Are you concerned that you or a loved one may be struggling with alcohol use disorder (AUD)? This indiscriminant, chronic, relapsing brain disease is extremely dangerous and can impact anyone, regardless of age, gender, ethnicity, body type, and personal beliefs. While alcohol consumed in moderation is rarely a cause for alarm, those suffering with AUD often compulsively crave and consume alcohol well beyond the acceptable daily ranges. In these cases, drinking leads to an inability to control intake and is accompanied by both emotional and physical dependencies. AUD can also cause higher susceptibility to certain cancers, heart disease, high blood pressure, stroke, digestive problems, and memory loss, as well as increase the likelihood that an individual will partake in unsafe activities.

AUD may not be the only diagnosable disorder negatively impacting your life or the life of the person you care about, however. It’s possible that you or your loved one is also struggling with Attention-Deficit / Hyperactivity Disorder (ADHD). In fact, approximately 25% of AUD patients are diagnosed with ADHD. Additionally, studies have indicated that children with ADHD are more likely to abuse alcohol as adolescents.

When paired, AUD and ADHD are particularly dangerous and often require specialized treatment.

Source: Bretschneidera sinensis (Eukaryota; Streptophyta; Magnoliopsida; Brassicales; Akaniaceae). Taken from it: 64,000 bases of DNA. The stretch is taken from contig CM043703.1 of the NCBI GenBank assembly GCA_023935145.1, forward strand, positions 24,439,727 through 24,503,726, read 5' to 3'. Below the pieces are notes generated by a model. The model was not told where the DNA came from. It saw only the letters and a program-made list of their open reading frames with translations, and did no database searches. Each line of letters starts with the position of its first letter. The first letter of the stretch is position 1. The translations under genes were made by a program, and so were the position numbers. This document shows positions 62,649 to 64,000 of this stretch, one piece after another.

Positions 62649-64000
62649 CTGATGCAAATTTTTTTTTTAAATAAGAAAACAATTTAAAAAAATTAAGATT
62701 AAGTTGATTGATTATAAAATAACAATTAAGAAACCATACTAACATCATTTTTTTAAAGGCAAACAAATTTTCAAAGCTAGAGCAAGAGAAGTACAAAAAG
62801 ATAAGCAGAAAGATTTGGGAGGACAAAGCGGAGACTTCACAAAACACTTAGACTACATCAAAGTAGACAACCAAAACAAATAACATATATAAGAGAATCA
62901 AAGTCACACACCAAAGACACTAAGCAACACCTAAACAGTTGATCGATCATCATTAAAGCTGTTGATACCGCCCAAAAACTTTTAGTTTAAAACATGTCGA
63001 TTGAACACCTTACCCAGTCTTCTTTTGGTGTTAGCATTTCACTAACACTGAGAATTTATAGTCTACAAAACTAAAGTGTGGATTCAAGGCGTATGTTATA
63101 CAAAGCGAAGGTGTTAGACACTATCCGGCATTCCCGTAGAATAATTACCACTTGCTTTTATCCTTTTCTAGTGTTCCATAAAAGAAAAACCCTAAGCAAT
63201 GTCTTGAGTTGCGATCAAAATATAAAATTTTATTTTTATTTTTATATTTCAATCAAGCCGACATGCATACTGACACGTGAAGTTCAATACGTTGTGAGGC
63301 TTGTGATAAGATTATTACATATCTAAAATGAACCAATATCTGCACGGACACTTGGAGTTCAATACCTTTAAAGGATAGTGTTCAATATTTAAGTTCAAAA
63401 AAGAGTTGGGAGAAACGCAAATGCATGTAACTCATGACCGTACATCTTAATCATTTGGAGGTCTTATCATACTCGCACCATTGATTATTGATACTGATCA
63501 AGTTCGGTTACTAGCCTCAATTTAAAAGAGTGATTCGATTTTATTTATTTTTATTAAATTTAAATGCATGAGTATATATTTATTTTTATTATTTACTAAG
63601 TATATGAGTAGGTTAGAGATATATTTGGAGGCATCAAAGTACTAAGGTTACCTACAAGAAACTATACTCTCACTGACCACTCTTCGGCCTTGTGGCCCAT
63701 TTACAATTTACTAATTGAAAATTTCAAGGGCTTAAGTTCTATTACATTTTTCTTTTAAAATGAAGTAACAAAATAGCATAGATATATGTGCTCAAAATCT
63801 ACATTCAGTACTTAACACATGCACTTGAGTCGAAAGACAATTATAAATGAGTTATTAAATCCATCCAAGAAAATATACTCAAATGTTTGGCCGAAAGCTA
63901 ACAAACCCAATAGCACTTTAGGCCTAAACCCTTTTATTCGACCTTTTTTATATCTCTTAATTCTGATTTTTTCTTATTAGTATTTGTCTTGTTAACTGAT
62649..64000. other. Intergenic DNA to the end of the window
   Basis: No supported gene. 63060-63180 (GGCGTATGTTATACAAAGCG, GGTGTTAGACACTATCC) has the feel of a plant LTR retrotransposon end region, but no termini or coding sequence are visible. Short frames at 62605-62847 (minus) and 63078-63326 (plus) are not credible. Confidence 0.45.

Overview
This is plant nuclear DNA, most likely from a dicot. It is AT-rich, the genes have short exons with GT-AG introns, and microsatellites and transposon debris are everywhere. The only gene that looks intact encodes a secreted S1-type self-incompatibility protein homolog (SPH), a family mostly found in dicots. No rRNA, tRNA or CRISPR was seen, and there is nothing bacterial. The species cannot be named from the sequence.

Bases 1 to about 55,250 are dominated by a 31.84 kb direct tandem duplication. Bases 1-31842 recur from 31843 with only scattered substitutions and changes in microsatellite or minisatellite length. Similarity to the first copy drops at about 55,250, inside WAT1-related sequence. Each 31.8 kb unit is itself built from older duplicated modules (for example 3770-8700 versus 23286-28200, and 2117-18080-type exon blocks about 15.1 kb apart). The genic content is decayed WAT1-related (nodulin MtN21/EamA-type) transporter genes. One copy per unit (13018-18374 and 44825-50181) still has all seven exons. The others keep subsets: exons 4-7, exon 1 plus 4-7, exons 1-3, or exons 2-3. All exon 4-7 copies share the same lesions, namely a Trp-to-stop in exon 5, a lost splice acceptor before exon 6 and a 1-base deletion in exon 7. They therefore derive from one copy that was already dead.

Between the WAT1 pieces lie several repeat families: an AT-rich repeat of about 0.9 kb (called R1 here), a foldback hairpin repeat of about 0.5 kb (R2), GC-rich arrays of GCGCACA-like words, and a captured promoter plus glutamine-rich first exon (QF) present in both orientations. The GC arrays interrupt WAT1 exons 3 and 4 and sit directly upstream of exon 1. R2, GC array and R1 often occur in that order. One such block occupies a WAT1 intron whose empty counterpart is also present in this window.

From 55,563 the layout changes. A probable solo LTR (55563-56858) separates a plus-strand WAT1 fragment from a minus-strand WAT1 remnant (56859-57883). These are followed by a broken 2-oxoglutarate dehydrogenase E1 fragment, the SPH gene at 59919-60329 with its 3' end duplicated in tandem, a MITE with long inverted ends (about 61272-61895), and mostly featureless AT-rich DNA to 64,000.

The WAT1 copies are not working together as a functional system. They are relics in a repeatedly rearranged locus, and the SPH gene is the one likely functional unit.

What is Dual Diagnosis?

Dual diagnosis, also referred to as co-occurring disorders, occurs when an individual has both a mental and a substance abuse problem. While any pairing is possible, the most common mental disorders associated with AUD are:

  • Depression
  • Anxiety Disorders
  • Schizophrenia
  • Personality Disorders

Dual diagnosis is far more common than you may think. According to the 2014 National Survey on Drug Use and Health conducted by the Substance Abuse and Mental Health Services Administration, over 18% of Americans over the age of 18 years old (approximately 43.6 million people) had some form of mental illness. Additionally, about 8.4% of American adults (roughly 20.2 million people) had a substance abuse disorder. With such staggering numbers, it’s no surprise that approximately 7.9 million adults had a dual diagnosis in the United States alone.

There is no set order in which the conditions must develop. For some people, it’s the mental disorder that occurs first and then later leads to the use of alcohol as an attempt to temporarily escape or feel better. Others, on the other hand, abuse alcohol first and develop an emotional or mental disorder over time.

Unfortunately, dual diagnosis is often difficult to identify and, as a result, patients may only receive treatment for one disorder or the other. There are several reasons that this oversight may occur, including:

  • Both conditions can have biological, psychological, and social components that are easily confused
  • Poor health provider training or inadequate screening processes
  • Significant and complex overlapping of symptoms
  • Other health issues must be addressed first in order for treatment to be successful